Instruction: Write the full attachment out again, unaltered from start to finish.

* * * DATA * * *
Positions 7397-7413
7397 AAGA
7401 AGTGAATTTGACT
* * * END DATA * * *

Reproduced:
Positions 7397-7413
7397 AAGA
7401 AGTGAATTTGACT